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'''Euclid''' (; , ''Eukleidēs'' ; floruit|fl. 300 BCE), sometimes called '''Euclid of Alexandria''' to distinguish him from Euclid of Megara, was a Greek mathematics|Greek mathematician, often referred to as the "father of geometry". He was active in Alexandria during the reign of Ptolemy I|Ptolemy I (323–283 BCE). His ''Euclid's Elements|Elements'' is one of the most influential works in the history of mathematics, serving as the main textbook for teaching mathematics (especially geometry) from the time of its publication until the late 19th or early 20th century.Ball, pp. 50–62.Boyer, pp. 100–19.Macardle, et al. (2008). ''Scientists: Extraordinary People Who Altered the Course of History.'' New York: Metro Books. g. 12. In the ''Elements'', Euclid deduced the principles of what is now called Euclidean geometry from a small set of axioms. Euclid also wrote...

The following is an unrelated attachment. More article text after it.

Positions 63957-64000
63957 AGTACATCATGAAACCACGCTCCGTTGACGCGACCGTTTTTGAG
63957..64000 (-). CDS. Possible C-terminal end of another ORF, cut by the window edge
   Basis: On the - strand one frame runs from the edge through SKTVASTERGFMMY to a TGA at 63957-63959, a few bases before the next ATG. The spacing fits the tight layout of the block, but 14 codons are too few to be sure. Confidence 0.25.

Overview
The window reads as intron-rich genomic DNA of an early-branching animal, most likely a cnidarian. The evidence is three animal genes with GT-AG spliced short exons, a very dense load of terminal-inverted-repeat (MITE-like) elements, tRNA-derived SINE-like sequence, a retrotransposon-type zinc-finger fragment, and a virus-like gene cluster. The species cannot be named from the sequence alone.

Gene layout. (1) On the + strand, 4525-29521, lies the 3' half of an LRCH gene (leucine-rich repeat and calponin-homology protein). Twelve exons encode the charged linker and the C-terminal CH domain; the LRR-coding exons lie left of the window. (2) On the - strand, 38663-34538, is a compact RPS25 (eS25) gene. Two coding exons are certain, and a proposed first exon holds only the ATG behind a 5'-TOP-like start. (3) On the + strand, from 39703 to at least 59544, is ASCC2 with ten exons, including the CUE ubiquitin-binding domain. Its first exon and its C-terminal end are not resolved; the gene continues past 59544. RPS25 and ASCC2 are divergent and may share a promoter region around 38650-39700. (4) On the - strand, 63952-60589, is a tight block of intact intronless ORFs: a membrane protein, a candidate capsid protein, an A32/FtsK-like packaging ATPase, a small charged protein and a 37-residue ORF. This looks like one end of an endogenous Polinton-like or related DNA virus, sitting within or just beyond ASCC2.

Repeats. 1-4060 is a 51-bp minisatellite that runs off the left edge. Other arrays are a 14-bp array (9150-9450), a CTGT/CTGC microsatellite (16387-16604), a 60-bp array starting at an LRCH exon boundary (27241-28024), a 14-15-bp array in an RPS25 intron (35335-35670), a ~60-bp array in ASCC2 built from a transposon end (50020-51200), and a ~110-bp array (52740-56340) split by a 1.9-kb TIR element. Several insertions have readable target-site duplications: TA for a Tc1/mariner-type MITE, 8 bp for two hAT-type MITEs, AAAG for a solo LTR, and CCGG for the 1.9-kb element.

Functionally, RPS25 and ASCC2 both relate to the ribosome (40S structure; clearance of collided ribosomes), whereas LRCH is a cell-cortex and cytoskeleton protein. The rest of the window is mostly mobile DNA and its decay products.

Birth dateMid-4th century BCE
Death dateMid-3rd century BCE
ResidenceAlexandria, Hellenistic Egypt
Known for{{ublist |Euclidean geometry |Euclid's Elements|Euclid's ''Elements'' |Euclidean algorithm}}
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